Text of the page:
Republicans in Congress are looking to begin paying for President Trump's proposed border wall with Mexico...at least part of it. This week, the House Appropriations Committee filed aspending bill that includes an additional $1.6 billion in next year's Homeland Security budget to pay for construction of the border wall. The bill matches the amount requested by the President in his 2018 budget submission. That request included funding for dozens of miles of fencing and levees in the Rio Grande Valley sector in South Texas.
While the $1.6 billion would expand border fencing in Texas, it falls far short of completing the massive border wall the President called for during his campaign last year. "It's only going to fund at most a few dozen miles of fences and levees along the border," says David Bier, immigration policy analyst with the Cato Institute. "We're not talking about the giant, 30-foot cement wall that President Trump proposed on the campaign trail, and we're not talking about a border wall across the entire border either."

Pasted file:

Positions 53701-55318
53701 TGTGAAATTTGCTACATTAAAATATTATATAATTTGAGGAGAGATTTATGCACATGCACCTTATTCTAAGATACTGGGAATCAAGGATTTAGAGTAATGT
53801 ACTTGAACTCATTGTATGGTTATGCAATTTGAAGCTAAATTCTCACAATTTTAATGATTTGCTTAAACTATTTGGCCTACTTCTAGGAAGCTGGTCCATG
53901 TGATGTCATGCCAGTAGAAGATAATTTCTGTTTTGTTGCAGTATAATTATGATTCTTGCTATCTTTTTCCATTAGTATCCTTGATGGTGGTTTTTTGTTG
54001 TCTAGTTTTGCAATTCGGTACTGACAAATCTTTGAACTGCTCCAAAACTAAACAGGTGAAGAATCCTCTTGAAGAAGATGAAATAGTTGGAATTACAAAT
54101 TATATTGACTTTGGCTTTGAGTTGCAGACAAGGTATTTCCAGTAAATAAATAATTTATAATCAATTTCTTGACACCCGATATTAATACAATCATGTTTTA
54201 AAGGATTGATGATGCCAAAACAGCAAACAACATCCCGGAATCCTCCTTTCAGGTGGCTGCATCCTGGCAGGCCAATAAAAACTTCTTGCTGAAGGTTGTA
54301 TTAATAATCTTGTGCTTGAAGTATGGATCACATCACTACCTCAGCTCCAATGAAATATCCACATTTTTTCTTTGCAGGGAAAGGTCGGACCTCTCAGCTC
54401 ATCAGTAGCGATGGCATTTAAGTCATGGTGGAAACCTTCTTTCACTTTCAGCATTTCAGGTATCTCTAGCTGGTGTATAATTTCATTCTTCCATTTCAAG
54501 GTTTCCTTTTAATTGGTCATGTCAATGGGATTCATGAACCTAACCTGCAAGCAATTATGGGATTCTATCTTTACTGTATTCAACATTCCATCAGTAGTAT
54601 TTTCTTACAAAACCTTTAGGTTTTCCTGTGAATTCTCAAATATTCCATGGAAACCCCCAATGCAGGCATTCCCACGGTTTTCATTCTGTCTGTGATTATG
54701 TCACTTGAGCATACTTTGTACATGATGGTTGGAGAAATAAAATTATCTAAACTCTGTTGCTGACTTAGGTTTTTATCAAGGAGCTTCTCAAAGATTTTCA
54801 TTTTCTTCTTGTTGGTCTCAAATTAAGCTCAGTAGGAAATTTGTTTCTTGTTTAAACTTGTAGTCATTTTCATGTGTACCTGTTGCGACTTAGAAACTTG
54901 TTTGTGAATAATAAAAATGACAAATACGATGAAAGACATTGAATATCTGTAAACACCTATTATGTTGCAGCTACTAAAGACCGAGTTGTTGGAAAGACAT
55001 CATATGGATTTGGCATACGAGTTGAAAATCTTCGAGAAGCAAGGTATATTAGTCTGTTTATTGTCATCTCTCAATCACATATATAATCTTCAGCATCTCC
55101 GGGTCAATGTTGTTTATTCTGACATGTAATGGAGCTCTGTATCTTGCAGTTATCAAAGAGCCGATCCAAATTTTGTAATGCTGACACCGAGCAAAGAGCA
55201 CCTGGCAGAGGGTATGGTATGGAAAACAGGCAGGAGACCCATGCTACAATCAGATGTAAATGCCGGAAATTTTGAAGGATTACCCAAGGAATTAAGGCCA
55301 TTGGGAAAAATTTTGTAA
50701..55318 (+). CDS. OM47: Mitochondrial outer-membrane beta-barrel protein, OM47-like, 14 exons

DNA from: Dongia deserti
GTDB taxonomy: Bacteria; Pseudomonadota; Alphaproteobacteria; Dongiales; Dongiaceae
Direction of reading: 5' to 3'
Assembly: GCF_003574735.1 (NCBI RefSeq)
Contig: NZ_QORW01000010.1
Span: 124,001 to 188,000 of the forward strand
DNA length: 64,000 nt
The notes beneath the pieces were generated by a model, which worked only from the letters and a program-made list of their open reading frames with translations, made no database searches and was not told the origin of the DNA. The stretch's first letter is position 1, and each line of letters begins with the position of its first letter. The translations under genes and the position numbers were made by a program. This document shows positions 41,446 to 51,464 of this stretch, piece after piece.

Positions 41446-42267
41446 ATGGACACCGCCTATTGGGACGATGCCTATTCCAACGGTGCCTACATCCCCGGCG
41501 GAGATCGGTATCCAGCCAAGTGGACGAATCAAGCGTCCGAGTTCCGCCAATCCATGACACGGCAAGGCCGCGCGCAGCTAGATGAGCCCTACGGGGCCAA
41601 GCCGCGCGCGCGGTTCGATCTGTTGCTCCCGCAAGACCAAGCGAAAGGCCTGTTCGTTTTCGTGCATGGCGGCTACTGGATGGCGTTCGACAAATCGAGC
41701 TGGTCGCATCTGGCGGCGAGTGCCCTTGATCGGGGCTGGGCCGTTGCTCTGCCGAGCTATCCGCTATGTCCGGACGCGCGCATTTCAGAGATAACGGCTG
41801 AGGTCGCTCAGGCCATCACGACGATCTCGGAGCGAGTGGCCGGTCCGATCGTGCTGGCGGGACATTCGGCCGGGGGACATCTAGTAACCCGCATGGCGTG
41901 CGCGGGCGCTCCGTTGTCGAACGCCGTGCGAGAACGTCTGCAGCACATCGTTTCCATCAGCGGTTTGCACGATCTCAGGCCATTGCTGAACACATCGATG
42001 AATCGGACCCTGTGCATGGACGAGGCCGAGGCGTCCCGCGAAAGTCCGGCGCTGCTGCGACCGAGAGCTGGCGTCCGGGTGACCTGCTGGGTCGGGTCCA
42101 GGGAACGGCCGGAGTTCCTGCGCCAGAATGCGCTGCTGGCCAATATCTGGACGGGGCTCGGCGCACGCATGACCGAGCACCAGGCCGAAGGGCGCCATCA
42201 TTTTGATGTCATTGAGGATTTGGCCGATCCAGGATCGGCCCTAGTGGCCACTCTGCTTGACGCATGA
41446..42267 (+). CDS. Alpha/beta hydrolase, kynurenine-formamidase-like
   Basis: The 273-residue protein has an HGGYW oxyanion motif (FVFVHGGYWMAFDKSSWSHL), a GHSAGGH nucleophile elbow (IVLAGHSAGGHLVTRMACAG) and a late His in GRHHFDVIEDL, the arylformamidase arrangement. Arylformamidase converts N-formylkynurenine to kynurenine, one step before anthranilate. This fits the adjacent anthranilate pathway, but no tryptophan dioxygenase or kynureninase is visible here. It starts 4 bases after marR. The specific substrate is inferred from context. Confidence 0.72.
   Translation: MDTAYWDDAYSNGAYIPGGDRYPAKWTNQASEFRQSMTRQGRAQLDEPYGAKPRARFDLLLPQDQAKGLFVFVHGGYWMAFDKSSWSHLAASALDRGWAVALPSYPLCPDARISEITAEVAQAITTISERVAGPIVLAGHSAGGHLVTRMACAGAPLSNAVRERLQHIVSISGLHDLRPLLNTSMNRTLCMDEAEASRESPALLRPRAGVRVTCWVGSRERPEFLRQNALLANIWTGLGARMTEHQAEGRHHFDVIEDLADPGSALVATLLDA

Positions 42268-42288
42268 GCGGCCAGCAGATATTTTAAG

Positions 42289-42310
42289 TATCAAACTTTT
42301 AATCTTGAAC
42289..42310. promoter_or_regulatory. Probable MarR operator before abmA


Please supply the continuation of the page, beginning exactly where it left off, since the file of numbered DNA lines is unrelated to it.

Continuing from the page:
Indeed, the cost of building a complete wall along the southern border has been estimated at more than $20 billion. Bier believes that money could be better spent to reduce illegal immigration. "It's not clear why a fence would be better suited to the task than having an agent who could actually track someone down, or a vehicle that could be used to transport that agent to the location someone's trying to cross," he says. "We have really no evidence that this (wall) is going to reduce illegal immigration compared to these alternatives."